For Ed Mooney’s great History Challenge on Wednesday-
In the winter of 1850 a wild North Sea storm uncovered Neolithic ruins at Skaill Bay on the Orkney Islands of Scotland. Further excavations and study determined that a small village of 10 homes had been established there circa 3500 BC. All the homes were the same in size and structure. This little egalitarian community of around 50 people had come together before the Great Pyramids of Egypt were built.
The dig yielded many artifacts including pottery, tools, jewelry, and even gaming dice which are preserved in the museum in Kirkwall. The houses had a central hearth, bed boxes and cupboards all made from stone. As trees struggle to survive on the storm blown islands it is speculated that the inhabitants may have used drift wood from the beaches for their fires. No war-like weapons were discovered and the people were most likely peaceful farmers who also fished for sustenance. Sometime around 2500 BC the village was abandoned.
The Orkneys are home to the famous Ring of Brodgar and Stones of Stenness which also date back to before the pyramids.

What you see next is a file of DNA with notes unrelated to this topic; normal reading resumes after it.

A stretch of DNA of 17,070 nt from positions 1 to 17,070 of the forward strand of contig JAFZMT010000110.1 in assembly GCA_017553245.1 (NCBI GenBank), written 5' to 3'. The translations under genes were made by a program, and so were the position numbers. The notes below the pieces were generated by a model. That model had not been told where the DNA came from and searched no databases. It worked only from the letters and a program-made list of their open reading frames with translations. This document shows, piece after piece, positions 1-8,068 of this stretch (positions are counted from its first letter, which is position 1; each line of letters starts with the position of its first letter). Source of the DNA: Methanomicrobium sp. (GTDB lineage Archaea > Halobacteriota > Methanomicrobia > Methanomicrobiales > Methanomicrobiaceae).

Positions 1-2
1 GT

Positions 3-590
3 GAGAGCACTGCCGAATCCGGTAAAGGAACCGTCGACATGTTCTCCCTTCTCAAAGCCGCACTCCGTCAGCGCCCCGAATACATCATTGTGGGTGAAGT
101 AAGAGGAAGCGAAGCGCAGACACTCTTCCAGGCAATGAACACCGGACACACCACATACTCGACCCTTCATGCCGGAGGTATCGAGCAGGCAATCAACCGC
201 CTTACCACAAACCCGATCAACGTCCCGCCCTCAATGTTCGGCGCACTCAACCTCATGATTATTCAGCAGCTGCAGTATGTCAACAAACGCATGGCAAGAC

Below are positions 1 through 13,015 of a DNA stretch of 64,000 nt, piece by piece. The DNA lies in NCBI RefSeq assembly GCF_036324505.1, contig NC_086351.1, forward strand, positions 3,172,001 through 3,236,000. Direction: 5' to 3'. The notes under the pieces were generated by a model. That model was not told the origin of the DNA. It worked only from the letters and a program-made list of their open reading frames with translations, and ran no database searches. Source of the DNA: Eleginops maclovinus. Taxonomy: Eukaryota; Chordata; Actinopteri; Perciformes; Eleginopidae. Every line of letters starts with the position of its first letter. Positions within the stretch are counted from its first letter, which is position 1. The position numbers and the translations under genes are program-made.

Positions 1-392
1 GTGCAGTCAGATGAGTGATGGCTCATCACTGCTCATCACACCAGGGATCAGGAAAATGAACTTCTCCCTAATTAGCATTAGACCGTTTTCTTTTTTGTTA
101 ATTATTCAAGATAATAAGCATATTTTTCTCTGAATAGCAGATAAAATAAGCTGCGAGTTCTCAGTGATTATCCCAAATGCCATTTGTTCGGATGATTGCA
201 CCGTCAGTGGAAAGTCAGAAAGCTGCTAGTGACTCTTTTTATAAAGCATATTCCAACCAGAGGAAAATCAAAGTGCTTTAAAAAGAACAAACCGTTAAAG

These are part of the Henge Monuments, but who built them and why is still surrounded in some mystery.
A bit further from the famous stones is the Maeshowe Tomb. This site is very similar to those found in Ireland and are from the same period.
It is a burial mound with ceremonial significance. The placement of the doorway aligns with the winter solstice. Interestingly on the inside walls of Maeshowe are Viking runes. One possible and colourful story is that a group of vikings sought shelter in the tomb during a storm. It might have been a bit frightening to find themselves in an ancient burial chamber, and there probably was not much in the way of plunder, so in the bravado of the day- as well as one of those culturally defining moments, (loosely translated)- are scratched the words “Eric was here and looted the place.”